Cutting edge software that uses artificial intelligence technology to assess the severity of a stroke is now being used across Sussex to improve the way people who have suffered strokes are diagnosed and treated.
The Sussex Integrated Stroke Delivery Network (ISDN) has begun the roll out of the software and mobile app that allows stroke teams to easily share scanned images to support rapid diagnoses, clinical decisions and treatment.
The software is being used across the ISDN, at East Sussex Healthcare NHS Trust and at hospitals that make up University Hospitals Sussex NHS Foundation Trust (UHSussex); Worthing, St. Richards in Chichester and the Royal Sussex County Hospital (RSCH) in Brighton.
The technology allows stroke teams to make clinical decisions wherever they are by taking a scan of the brain that can be immediately transferred to a clinicians phone, tablet or computer.
For example, it connects the team in Worthing to colleagues at RSCH to rapidly review clinical information to decide whether patient transfer to the specialist mechanical thrombectomy centre in Brighton is required.
Dr Ingrid Kane, Consultant Stroke Physician at UHSussex, said; “This is a ground breaking artificial intelligence decision support tool that will promote safer, more effective hyper-acute stroke care in Sussex.
“At a local level this tool will help us to speed up diagnosis and therefore patient care in a simple and safe way.
“From a Sussex perspective the implementation of the software across the region will support the highly specialised thrombectomy pathway, facilitating the timely transfer of those eligible for treatment to the specialist hubs.
“For both patients and clinicians having access to this support, no matter where they live in Sussex, is a real step forward for stroke care.”
Carol Wilson can vouch for the value of the AI software – it may have saved her life.
On the morning of June 7th this year, Carol woke up with a cramp in her calf – and within a couple of hours had been diagnosed with a blood clot on the brain and was having it removed in theatre at the Royal Sussex County Hospital.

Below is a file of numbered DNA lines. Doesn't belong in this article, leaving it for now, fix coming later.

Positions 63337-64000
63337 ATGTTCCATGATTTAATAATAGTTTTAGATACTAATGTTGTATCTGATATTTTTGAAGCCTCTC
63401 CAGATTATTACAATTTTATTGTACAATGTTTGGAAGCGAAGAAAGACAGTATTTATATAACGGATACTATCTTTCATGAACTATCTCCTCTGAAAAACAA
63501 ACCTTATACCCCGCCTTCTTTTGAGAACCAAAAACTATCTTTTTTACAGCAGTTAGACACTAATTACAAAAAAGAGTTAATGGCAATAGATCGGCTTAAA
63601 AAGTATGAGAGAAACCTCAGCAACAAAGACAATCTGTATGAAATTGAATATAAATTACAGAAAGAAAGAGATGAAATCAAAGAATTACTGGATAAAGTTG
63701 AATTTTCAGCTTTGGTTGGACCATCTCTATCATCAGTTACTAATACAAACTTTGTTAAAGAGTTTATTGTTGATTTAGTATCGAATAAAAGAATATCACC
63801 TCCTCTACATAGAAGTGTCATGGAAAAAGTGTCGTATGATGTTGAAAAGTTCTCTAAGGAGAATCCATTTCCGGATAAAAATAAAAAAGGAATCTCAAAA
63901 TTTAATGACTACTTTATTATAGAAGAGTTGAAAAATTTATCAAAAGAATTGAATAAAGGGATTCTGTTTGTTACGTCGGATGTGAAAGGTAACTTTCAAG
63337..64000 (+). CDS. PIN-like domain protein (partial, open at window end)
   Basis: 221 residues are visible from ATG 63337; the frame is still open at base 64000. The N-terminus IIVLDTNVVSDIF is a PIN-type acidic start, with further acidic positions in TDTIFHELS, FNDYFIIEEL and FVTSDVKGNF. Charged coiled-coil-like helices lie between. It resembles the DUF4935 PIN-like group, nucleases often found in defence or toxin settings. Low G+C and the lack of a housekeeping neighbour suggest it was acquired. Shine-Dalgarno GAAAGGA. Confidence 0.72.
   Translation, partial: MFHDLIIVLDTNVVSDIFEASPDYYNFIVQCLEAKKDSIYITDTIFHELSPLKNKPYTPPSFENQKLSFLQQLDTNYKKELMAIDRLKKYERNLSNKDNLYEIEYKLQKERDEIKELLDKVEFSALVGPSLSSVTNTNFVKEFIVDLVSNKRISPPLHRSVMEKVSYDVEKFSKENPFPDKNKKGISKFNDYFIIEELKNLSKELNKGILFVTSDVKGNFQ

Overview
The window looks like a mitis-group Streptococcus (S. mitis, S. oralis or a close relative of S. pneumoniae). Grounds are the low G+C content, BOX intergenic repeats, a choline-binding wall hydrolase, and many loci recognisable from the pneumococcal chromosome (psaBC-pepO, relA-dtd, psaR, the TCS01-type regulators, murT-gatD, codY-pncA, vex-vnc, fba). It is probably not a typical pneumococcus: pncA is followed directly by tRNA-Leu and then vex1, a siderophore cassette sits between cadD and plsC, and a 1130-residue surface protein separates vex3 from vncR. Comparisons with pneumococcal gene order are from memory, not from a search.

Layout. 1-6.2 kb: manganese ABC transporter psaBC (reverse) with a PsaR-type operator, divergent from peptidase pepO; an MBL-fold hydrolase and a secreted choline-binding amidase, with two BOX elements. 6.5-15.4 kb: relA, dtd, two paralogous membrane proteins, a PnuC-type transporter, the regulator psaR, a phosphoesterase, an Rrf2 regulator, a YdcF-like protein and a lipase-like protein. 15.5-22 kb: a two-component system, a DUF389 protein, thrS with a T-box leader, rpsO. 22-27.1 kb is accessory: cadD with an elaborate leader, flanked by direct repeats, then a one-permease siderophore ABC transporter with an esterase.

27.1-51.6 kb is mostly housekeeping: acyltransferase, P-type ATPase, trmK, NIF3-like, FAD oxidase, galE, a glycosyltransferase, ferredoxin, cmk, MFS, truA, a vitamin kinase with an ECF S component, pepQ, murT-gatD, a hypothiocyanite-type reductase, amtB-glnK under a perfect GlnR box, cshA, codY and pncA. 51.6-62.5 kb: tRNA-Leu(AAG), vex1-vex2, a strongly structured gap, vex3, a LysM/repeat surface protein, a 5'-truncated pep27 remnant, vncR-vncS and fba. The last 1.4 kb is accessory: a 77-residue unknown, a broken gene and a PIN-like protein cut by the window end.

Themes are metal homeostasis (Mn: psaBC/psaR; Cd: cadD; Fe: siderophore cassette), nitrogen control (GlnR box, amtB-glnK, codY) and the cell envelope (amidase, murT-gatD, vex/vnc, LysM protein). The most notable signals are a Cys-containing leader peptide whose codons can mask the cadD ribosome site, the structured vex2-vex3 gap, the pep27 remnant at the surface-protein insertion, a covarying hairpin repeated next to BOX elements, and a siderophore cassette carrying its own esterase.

Carol, a teaching assistant, said: “I woke up as normal at 6.30 and I had a terrible cramp in my calf. I rolled over to get rid of it and fell out of bed. I couldn’t move, couldn’t get up and then I suddenly had a really bad headache. I knew something was wrong. I said to my husband, ‘I’m having a stroke.’
“An ambulance arrived within minutes and I was whisked off to hospital. As soon as I was there they did a brain scan using the technology and a blood clot on the brain was diagnosed. I was straight into theatre and a thrombectomy was performed. I was awake throughout it. It was pretty scary.
“The blood clot was removed and within a few hours I was having a cup of tea and biscuit on the ward and within two days I was back home.”
Carol, 49 and a grandmother, said: “It’s truly amazing what new technology can do. They say time is so important in stroke cases. Everything happened so quickly and I just feel so, so lucky. I am so thankful for the care I received. I am back working, looking after my grandson again and back going to the gym again – absolutely back to normal.”
Professor Nik Patel, Consultant Cardiologist and Cardiovascular Director, at East Sussex Healthcare NHS Trust said: “We are pleased that we are at the forefront of artificial intelligence technology for our patients. This is an excellent example of the multidisciplinary and inter-hospital collaboration across our stroke network.
“This technology will allow the management of stroke to be more accessible, fast and of the highest quality. We now have managed to experience the benefits of this technology and Carol is a great example of its success.”